(33) We have seen that the scriptures teach an intermediate state, a time of waiting between death and the reward. A great many students of the Bible have come to this conclusion, but unfortunately many of them still cling to the erroneous idea of the natural immortality of the soul. Therefore they believe that the soul during this intermediate state is conscious, that it can think and feel, and that it knows even more after death than it knew before. Let us inquire into this also.
(34) Do the scriptures declare that after death, the soul knows more than it did before its death? Look at Ecclesiastes 9:5: "The dead know not anything"; also the tenth verse: "There is no work, nor device, nor knowledge, nor wisdom in Sheol (the realm of death -- Sheol will be discussed later), where you are going." Then we look at the prayer of Hezekiah: "Sheol cannot thank you, death cannot praise you: those who go down in the pit cannot hope for your truth. The living, the one living, he shall praise you, even as I do this day." (Isaiah 38:18,19) Again the Psalmist tells us in the 146th Psalm 4th verse, that when a man dies, "he returns to his earth, and in that very day his thoughts perish." Does that look as if he knew more than he did before? In Psalm 6:4 we read: "Return, O Yahweh, deliver my soul: O save me for your mercies' sake." Then verse 5: "For in death there is no remembrance of you; in sheol who shall give you thanks?" Is it not clear then, that the soul during this intermediate state is in a condition of unconsciousness, waiting for the resurrection awakening?
(35) It is only when we understand what death is that we can realize the beauty of that figure which is so often used throughout both the scriptures written before and after Jesus' arrival, the sleep of death. Our Lord, speaking to his disciples, said: "Our friend Lazarus is sleeping," and when his disciples did not understand him, "then Jesus said to them plainly: Lazarus is dead.' " (John 11:11-14) Death is likened to sleep because it is a state of unconsciousness to be followed by an awakening.
(36) Perhaps, you, like so many of us, have had an experience where you have come home very tired and sleepy. You sit or lie down to rest somewhere. You shut your eyes then open them again, thinking to yourself: I was nearly asleep that time.' On looking at the clock however, you are surprised to see that you have been asleep for an hour! You thought you had simply closed my eyes for moment, and could hardly believe that any interval had elapsed. Why was that? Because the interval was a state of unconsciousness. You were asleep, and your sleep was a sound sleep because you were tired. It was as sound as death. That is the condition of the dead. When a person dies he closes his eyes, passes into a state of unconsciousness, and an interval elapses; it may be weeks, years, centuries, or even millenniums; but no matter how long, to that person the period is a complete blank. It is just like that hour of sleep mentioned above. In other words, to each one who is awakened on the resurrection day, it will be as if he had simply closed his eyes and the next moment opened them. That is the condition of the dead. They are completely unconscious. They "know not anything." -- Ecclesiastes 9:5.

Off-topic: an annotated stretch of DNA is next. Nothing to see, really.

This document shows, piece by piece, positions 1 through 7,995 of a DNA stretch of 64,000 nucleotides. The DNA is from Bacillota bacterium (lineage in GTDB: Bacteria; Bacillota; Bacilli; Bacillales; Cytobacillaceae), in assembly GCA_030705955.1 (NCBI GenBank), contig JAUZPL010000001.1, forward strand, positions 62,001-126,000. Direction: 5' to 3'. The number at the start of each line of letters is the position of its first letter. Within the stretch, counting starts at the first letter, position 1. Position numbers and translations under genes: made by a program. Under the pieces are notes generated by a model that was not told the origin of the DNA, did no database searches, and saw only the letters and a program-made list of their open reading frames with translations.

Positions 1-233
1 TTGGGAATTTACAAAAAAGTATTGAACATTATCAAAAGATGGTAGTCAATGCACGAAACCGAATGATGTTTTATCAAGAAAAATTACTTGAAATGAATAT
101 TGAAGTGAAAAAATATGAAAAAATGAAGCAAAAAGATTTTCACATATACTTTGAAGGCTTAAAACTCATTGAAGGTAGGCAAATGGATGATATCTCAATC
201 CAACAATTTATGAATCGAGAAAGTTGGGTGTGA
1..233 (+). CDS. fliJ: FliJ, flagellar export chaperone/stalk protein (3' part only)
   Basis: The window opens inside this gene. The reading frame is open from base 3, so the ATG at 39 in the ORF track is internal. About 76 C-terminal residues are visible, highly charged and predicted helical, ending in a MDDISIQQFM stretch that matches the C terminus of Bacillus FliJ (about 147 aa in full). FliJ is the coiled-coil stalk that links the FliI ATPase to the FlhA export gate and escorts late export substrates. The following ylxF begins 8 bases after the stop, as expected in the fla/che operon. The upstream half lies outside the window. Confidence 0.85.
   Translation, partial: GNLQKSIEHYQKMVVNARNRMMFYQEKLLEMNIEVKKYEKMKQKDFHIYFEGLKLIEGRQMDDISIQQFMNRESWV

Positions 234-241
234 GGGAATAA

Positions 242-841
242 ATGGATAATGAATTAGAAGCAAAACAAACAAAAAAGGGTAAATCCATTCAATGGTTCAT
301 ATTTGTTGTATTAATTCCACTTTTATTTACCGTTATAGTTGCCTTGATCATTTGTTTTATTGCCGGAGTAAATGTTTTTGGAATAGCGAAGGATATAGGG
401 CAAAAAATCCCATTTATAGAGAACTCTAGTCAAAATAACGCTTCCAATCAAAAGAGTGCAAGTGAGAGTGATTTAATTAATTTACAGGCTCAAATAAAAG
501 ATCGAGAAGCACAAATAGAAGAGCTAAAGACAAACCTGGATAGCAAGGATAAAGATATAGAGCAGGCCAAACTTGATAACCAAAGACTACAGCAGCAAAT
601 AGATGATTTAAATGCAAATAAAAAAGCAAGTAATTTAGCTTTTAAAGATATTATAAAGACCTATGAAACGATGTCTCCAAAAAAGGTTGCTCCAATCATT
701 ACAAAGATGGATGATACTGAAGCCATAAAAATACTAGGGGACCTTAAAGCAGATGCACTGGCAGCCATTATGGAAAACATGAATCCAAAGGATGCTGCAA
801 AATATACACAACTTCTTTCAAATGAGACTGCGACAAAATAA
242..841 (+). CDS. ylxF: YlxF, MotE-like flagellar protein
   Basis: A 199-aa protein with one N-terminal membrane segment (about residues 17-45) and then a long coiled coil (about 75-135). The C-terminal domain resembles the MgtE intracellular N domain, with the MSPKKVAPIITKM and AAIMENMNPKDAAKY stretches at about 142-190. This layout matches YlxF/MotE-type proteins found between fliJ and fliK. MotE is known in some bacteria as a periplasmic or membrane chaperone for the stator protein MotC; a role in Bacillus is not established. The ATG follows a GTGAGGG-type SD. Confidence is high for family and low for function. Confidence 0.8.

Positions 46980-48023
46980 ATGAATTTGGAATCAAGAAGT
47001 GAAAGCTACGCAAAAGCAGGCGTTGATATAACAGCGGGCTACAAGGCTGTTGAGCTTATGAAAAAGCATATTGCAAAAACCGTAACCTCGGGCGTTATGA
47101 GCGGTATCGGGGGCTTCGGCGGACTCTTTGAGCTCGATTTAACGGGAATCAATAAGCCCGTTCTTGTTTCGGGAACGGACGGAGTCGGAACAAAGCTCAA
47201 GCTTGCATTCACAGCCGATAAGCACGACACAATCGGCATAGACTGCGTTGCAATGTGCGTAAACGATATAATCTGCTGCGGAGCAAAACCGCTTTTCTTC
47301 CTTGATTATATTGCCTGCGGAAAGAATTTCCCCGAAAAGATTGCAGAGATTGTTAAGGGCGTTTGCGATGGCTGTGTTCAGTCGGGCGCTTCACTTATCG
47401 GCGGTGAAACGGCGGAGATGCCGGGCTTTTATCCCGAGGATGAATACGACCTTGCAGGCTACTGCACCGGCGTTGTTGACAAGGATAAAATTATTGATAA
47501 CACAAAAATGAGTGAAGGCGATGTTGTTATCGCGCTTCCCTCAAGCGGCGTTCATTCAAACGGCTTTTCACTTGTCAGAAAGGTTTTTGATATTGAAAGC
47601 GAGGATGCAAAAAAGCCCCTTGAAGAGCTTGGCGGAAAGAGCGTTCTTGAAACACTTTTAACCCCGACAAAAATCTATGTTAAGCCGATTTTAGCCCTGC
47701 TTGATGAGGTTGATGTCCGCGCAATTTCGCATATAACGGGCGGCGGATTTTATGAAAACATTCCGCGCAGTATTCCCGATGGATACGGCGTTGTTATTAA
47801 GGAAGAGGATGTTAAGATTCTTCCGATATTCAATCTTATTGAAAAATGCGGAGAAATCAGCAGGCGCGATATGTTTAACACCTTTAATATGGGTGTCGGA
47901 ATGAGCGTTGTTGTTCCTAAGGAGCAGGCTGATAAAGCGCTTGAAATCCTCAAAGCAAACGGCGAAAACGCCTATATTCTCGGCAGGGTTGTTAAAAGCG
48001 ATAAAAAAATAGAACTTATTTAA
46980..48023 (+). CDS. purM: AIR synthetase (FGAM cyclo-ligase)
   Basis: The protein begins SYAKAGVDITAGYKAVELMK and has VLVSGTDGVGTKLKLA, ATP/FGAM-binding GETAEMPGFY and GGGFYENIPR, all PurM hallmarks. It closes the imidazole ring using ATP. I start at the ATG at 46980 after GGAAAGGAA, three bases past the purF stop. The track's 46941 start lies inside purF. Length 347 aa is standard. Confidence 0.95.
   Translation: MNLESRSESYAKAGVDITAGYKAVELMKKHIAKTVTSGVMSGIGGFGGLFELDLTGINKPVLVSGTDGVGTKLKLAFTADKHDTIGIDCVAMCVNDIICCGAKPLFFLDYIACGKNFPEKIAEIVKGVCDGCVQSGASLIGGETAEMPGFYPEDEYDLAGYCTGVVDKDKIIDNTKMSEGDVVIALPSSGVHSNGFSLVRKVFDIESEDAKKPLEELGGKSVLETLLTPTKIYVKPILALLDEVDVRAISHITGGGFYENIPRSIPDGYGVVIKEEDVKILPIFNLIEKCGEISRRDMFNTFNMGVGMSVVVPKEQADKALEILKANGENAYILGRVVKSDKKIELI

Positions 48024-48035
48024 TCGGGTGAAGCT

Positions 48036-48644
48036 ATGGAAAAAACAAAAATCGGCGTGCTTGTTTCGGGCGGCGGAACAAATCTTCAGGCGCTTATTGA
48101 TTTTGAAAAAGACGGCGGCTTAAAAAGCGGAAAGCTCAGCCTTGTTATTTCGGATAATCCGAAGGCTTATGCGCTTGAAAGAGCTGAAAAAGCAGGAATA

See our study: Under the Sun -- What Does It Mean?
See our study: Under the Sun -- What Does It Mean?
(37) Some would like for us to believe that when Jesus and others likened death to sleep, that they only meant that they were no more active in the world which they left, but they insist that the dead are active while death. Such can nowhere be found in the Bible! It is strange that many can refer to the scriptures that speak of those in death as being unconscious (Psalm 30:91; 115:17; 146:4; Ecclesiastes 9:10; Isaiah 38:18,19) and yet read added-on philosophy into those scriptures so as to deny their plain statements. They argue: "Nowhere does Scripture say that the soul of the departed one falls asleep. It was the person who fell asleep, not necessarily the soul." Thus they would separate the soul from the person. Yet Genesis 2:7 plainly states that "man became a living soul [Hebrew, nephesh, Strong's #5315]." 1 Corinthians 15:45 agrees with this. Thus the Bible speaks of the soul dying and of "dead" souls (Ezekiel 18:4,20; See Leviticus 21:11; Numbers 6:6; 9:7 where the Hebrew word nephesh is translated "body," in the King James Version, thus hiding the fact that the Bible speaks of dead souls.) While it is true that the Bible does not directly say that the soul sleeps, the Bible does say that the soul dies. Since Jesus and others referred to death as sleep, the soul therefore enters the state of inactivity spoken of in the scriptures cited earlier. However, nowhere does the Bible say that the souls of redeemed ones enter into paradise or heaven at death.